Reynolds’ new school rules

Gov. Kim Reynolds is proposing a bill that will require class materials be shared on school district websites.


Grace Smith

Iowa House Speaker Pat Grassley and Senate President Jake Chapman applaud Iowa Governor Kim Reynolds during the Condition of the State Address at the Iowa State Capitol in Des Moines, Iowa, on Tuesday, Jan. 11, 2022. During the State Address, Reynolds spoke about childcare, Iowa teachers, material taught in schools, unemployment, tax cuts, and more.

Natalie Dunlap, Politics Editor

Parents can expect to know more details about classroom material and library books if legislation proposed by Gov. Kim Reynolds becomes law. 

In her Condition of the State address on Tuesday night, Reynolds said parents need more control over  what their children learn in school, saying some schools are teaching using books with inappropriate content. 

“To the parents who are listening tonight, who are frustrated with what’s happening: Know that I and members of this Legislature have heard you loud and clear. Enough is enough. Parents matter, and we’re going to make sure you stay in charge of your child’s education,” Reynolds said, a comment that prompted a round of applause and whistles. 

Books like The Hate U Give, The Absolutely True Diary of a Part-Time Indian, All Boys Aren’t Blue, and Gender Queer have become targets of some Republican lawmakers in recent months. Many books being characterized as obscene portray experiences of people of color and LGBTQ+ people.

Reynolds is proposing school districts be required to share syllabi, textbooks, and academic standards on their website, as well as a full list of books available in the libraries and an easy process for reporting a book parents have concerns about. If book challenges aren’t resolved in 30 days, the challenge would go to the Iowa Board of Education.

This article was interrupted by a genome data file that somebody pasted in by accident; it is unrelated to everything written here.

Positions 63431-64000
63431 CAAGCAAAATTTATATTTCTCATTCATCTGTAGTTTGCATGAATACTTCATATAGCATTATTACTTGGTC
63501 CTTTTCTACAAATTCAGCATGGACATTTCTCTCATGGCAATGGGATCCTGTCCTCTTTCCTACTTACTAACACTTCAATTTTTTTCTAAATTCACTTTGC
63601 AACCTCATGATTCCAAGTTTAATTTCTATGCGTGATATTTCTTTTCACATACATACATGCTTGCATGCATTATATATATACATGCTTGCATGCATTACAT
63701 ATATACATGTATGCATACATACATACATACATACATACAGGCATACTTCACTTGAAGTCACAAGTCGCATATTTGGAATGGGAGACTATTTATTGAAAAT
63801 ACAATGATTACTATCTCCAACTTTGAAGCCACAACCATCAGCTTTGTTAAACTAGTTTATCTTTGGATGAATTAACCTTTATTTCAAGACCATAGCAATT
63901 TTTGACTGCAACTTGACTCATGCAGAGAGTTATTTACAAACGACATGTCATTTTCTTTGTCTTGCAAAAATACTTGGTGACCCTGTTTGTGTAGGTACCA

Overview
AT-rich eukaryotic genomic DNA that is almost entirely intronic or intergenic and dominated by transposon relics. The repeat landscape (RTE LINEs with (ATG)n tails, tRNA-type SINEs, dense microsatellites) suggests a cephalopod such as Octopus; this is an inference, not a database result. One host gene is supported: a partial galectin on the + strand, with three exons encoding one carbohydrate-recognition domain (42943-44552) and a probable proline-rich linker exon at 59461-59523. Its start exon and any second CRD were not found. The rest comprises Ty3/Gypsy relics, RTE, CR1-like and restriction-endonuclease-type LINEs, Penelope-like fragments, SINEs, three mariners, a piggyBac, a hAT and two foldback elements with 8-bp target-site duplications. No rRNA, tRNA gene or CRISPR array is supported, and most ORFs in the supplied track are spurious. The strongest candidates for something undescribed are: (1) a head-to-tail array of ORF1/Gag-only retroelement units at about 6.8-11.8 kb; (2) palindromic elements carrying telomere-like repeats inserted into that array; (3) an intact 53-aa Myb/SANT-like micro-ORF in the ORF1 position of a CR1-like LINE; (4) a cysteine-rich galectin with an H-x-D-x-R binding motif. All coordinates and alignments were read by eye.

Additionally, Reynolds is proposing legislation requiring students obtain a 60 percent grade on a citizenship test to graduate high school. It would be at the school’s discretion to decide which citizenship test to administer. 

If these bills became law, schools in noncompliance with them would lose funding.

Reynolds’ proposal comes after Senate President Jake Chapman accused educators and the media of perpetuating a “sinister agenda” in his opening remarks on Monday, the first day of the legislative session. 

“We must hold those who distribute this repulsive and criminal content to minors accountable,” Chapman said. 

Senate Minority Leader Zach Wahls, D-Coralville, said in floor remarks on Tuesday that he received a message from a superintendent in his district asking how to prepare educators to respond to this rhetoric.

In her response to Gov. Kim Reynolds’ Condition of the State Address, Iowa House Minority Leader Jennifer Konfrst said the characterization from Chapman demonized teachers and made them feel unwelcome. 

“It would have been great if she would have also commented on the fact that a person sitting right behind her just yesterday said that teachers have a sinister agenda,” Konfrst said.

Ranking education committee member Sen. Herman Quirmbach, D-Ames, said threats to send teachers to jail won’t recruit qualified candidates, but rather accelerate an exit of teachers from Iowa. 

“Education professionals strike an appropriate balance between the challenging material and the age appropriateness of the material,” Quirmbach said. “I trust those professionals to continue to do the excellent job that I believe that they have done in Iowa.” 

Reynolds’ budget includes plans for a one-time $1000 retention bonus for educators who worked through the pandemic and will continue teaching next year, which will be federally funded. 

House Minority Leader Jennifer Konfrst said that its wonderful teachers are getting $1000, but that it’s not enough. 

“The teachers I talked to aren’t going to fall for that. They’ve been called people with a sinister agenda on the floor. They’ve been demonized,” Konfrst said. “They’re getting their decision making power taken away by internet conspiracy theories. Teachers are exhausted and unappreciated in the state and the $1,000 while grades is really just the tip of the iceberg. They need to be treated like the professionals they are.”

Reynolds also announced that starting Wednesday the state will launch the first teacher registered apprenticeship program in the country to increase the educator workforce.

“The teachers of tomorrow are in our schools today, so let’s give them a head start on their journey to one of the most rewarding careers,” Reynolds said.